Like everyone else, you’ve probably been getting a ton of emails and online notices announcing that companies are updating their privacy policies and/or website tracking tools.
Although businesses do this from time to time as part of routine updates, practically all of the latest notices are aimed at complying with a new European Union (EU) law known as the General Data Privacy Regulation (GDPR).
Some of you probably don’t even know what GDPR is, and for those of you who do, I’m betting only a fraction of you have made serious efforts to comply with the new law.
The good news is—you’re not alone.
Surveys have shown that up to 90% of U.S. business owners are currently not in compliance with GDPR, which went into effect on Friday, May 25th. But just because only a few people are following the law doesn’t mean it’s something you should ignore.
With the maximum fines for non-compliance as high as 4% of your annual revenue or $24.6 million (whichever is higher), doing nothing could potentially devastate your business. But before you go into panic mode, realize that a lot of the hype surrounding the law has been overblown, particularly for small US-based companies.
The GDPR’s vague language, conflicting media reports, and fear-mongering from newly minted “GDPR consultants” have all fanned the flames of anxiety. Fortunately, we’ve thoroughly researched the GDPR, and we’re going to highlight our findings here to clarify what the new law is, who it applies to, and what—if anything—you should do to comply.
Should I be worried?
The first thing you should do is stop stressing! First of all, the EU regulatory bodies charged with enforcement have made it clear that excessive fines and other penalties will be a last resort, not the norm.
That said, if your company does business within the EU—even just collecting names and addresses—then you should become familiar with GDPR and possibly take some basic actions to ensure your company is in reasonable compliance.
What is GDPR?
In a nutshell, GDPR is aimed at enhancing EU citizens’ data protection and privacy rights. While the law is primarily designed to protect people’s personal data found online, it impacts all of the ways businesses collect and store customer data.
At its core, GDPR gives EU citizens the right to decide how their personal information is collected, stored, processed, and destroyed. According to GDPR, if you collect personal data from people living in the EU, your company must ensure that these customers:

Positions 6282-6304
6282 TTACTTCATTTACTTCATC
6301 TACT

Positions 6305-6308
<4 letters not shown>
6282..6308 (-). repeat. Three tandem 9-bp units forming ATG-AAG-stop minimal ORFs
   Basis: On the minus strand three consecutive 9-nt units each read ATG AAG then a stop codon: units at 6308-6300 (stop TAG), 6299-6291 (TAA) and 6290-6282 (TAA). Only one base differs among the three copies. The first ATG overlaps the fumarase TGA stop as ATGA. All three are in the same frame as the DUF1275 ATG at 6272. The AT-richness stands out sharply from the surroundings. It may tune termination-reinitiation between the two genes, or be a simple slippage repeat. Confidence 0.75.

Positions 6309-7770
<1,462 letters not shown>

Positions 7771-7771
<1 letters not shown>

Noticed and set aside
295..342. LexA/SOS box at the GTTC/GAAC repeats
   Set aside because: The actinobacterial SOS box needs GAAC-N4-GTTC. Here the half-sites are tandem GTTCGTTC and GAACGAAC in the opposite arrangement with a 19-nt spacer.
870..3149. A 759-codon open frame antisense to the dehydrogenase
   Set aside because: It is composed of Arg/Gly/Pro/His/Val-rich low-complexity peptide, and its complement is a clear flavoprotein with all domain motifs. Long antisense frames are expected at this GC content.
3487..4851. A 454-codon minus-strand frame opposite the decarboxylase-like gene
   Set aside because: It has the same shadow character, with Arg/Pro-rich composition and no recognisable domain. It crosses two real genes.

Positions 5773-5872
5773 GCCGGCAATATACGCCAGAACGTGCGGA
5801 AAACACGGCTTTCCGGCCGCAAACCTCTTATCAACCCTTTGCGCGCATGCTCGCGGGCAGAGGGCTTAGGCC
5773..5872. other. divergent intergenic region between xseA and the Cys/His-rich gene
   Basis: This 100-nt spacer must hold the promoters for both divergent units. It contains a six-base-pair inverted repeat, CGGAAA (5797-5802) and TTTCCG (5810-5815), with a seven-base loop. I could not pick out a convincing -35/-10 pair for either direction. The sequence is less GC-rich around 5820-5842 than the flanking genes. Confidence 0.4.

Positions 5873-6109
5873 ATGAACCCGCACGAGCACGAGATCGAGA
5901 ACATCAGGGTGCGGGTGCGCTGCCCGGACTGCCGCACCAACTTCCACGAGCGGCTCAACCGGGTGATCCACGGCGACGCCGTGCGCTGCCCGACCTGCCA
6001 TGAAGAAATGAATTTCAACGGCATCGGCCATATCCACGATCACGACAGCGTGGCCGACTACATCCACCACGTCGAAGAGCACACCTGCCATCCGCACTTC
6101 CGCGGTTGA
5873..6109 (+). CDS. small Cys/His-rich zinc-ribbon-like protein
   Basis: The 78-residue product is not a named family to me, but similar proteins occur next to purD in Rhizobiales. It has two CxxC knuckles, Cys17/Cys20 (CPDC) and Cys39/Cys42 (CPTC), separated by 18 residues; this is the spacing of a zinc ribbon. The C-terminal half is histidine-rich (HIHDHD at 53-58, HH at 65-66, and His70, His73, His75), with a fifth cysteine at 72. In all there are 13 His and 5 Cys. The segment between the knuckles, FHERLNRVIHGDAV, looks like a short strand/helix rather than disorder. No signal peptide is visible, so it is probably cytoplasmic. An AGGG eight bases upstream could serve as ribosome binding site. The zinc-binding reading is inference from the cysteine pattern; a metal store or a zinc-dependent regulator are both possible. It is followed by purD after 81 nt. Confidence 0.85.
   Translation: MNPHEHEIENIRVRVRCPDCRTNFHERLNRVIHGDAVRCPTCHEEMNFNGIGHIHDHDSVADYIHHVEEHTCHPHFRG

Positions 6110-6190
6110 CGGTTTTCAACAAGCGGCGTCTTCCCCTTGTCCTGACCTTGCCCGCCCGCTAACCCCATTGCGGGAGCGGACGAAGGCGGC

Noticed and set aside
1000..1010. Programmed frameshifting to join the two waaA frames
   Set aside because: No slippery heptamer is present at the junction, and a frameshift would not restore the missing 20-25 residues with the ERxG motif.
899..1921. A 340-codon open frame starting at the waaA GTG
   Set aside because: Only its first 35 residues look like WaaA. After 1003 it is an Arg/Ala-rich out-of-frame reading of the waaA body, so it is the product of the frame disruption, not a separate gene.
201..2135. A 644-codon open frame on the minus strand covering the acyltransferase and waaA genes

- can easily request access to their personal data
- can easily update their own personal information to keep it accurate
- can easily request deletion of their personal data
- can easily request that you stop processing their data
- can easily request that their data be delivered to themselves or a third party
- can easily object to profiling or automated decision-making that might impact them
Given its vast scope, GDPR is being touted as the world’s most sweeping privacy law. At the same time, because the law just recently went into effect, it remains to be seen how it will actually work when it’s put into practice and enforced.
Does GDPR apply to my business?
Whether a small US business needs to comply is based on whether or not the company stores and processes personal data from EU citizens. What’s considered personal data covers a wide range of identifiers, including:
- Names, addresses, phone numbers, and ID numbers
- Web tracking (“cookies” and other tools that record who visits your website)
- Social media posts
- Health and genetic data
- Race or ethnicity data
If you collect and use this kind of information from EU residents, your company is technically required to comply with GDPR. If you don’t store such data on EU residents and don’t plan to in the future, the law doesn’t apply to your business.
How do I comply?
At the very least, you may want to perform a basic data audit to see how much personal information your company is storing from EU residents. If EU residents don’t make up a significant portion of your customer base, you might simply choose to delete that data and stop doing business in the EU. Or you may decide to take the risk of non-compliance.
If you decide that you want to keep working with and/or marketing to customers in the EU, the level of your company’s compliance will need to be determined on an individual basis. One simple way this can be done is to complete a risk/reward analysis that looks at the costs of compliance, the risks your business faces from non-compliance, and the potential rewards compliance might offer. If you’d like our help with such a risk/reward analysis, call us to help you weigh the pros and cons for your particular business and discuss your compliance options.
It’s possible that small businesses with few EU residents in their database will not be targeted at all, and even if they are, they might simply receive a warning letter about future compliance. At this stage, however, it’s impossible to know for certain how GDPR will be enforced and whether such minimal collections of data will create a serious liability for US business owners.
What does the future hold?
Ultimately, GDPR is not intended to stop companies from marketing or processing personal data for aboveboard business reasons—it’s aimed at stopping companies from collecting and using individual data for shady purposes, a la Cambridge Analytica.
In the end, GDPR may turn out to be much ado about nothing, or it could transform the way countries, including our own, handle the privacy rights of their citizens—only time will tell. Until then, you should call us as your Creative Business Lawyer® to set up an appointment to discuss the law’s potential impact on your business. Armed with that knowledge, if and when the GDPR does impact your business, you won’t be caught unaware.